Posts Tagged With: Cattle

You Make Me Whole Again!

The Holistic School of Thought

Traditional fencing in a village in the Cercle de Nara

From 1994 to 2001 the LAG – Malihilfe supported 17 villages in the Cercle de Nara. The Project LAG ‘s interventions followed the approach of a “holistic multisectorial village development”. This approach was based on the assumption that all the basic, elementary and unsatisfied needs of the population, as food security, availability of drinking water, sanitation and education to name just a few, had to be taken into consideration during the planning of the project’s activities. This approach also assumed that if basic living conditions could be improved in a holistic way, in other words by attending to the problem areas simultaneously through integrating them into an annual project plan in form of well defined and researched activities, things would eventually get better in the villages of the Sahel.

Mali had been classified as the fifth poorest country in the world when I started working in the Sahel in 1996. Things had to get better.

The LAG was the first organization to set up a project infrastructure in Nara. It worked in close cooperation with two other foreign donor organizations that supported the project in terms of finances, knowledge, logistics and personel. Many projects at this time fancied the “holistic” approach. It did make a lot of sense because of its participatory and patient nature compared to development strategies of the 1970’s and it had all the potential to turn projects into success stories instead of white elelphants.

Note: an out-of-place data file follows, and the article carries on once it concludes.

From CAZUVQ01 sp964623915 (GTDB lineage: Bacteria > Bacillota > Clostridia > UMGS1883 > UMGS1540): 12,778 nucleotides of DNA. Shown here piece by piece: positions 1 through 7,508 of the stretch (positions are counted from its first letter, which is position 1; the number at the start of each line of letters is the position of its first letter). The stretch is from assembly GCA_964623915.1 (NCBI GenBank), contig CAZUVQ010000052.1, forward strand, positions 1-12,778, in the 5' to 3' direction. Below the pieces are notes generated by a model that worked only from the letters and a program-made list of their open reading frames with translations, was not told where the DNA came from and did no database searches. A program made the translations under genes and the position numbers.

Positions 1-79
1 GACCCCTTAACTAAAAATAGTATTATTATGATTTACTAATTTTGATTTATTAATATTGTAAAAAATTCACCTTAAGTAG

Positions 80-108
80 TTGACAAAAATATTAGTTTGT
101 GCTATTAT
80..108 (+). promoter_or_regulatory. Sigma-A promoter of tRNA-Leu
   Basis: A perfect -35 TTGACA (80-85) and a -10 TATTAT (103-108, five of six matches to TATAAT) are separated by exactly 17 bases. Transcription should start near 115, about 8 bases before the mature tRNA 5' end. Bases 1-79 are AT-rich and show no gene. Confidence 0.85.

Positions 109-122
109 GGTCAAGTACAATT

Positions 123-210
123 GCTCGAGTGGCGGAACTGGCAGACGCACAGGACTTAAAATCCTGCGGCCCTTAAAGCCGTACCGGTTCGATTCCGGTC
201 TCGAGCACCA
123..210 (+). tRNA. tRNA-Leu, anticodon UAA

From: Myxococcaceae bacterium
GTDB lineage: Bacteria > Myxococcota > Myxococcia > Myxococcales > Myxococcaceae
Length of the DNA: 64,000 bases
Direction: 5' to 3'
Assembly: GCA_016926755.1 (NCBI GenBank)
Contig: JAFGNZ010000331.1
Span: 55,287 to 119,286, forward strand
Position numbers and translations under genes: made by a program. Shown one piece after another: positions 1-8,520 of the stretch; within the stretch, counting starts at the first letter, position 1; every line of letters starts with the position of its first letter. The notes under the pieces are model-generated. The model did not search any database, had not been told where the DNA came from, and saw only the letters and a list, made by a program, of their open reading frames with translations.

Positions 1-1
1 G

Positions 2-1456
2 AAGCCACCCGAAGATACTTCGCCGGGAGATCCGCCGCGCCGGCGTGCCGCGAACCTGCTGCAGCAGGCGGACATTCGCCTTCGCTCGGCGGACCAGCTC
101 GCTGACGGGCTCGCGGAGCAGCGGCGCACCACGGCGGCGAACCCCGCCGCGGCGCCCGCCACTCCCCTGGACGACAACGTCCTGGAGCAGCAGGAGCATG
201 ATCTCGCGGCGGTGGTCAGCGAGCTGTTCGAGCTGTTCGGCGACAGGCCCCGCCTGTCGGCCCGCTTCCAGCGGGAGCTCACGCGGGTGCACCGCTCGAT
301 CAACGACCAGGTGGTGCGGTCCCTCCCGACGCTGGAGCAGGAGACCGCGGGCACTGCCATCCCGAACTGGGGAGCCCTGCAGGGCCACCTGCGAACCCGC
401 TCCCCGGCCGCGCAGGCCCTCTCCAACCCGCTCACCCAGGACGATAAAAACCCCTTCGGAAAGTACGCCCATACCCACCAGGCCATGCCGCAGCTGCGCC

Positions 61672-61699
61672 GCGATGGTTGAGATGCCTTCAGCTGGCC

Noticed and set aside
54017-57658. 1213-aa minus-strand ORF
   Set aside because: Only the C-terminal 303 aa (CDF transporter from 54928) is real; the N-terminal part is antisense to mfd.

But the north and north west of Mali englobes a wide a variety of life-styles with many of the communities in the Cercle de Nara being of a pastoralist and nomadic nature. One of these lifestyles is called ” The Transhumance”.

Traditional home in a village in the Cercle de Nara

The Transhumance can be described a pastoral strategy practised since thousands of years in the Sahel, especially in the north of Mali. It relies for migration for one part of the year and village residence during the other part. Seasonal migration patterns differ and they depend on a variety of factors ranging from the size of the herds to socio-economic status and family clan. There exists what we called the ” big and small transhumance”.

The small transhumace is also sometimes called a ” dry season transhumance ” that entails staying in the villages during the rainy season and then migrating south for the dry season. The dry season begins in November and ends at the beginning of July. Migrants consist of small family groups or male herders without any women.

The big transhumace is intensive in nature but the migrants move north towards Mauritania and they move during the rainy season. The migrants return only to their villages for a couple of weeks when the harvest time comes which is around October. After that they continue to migrate south with their herds for the long dry season lasting several months.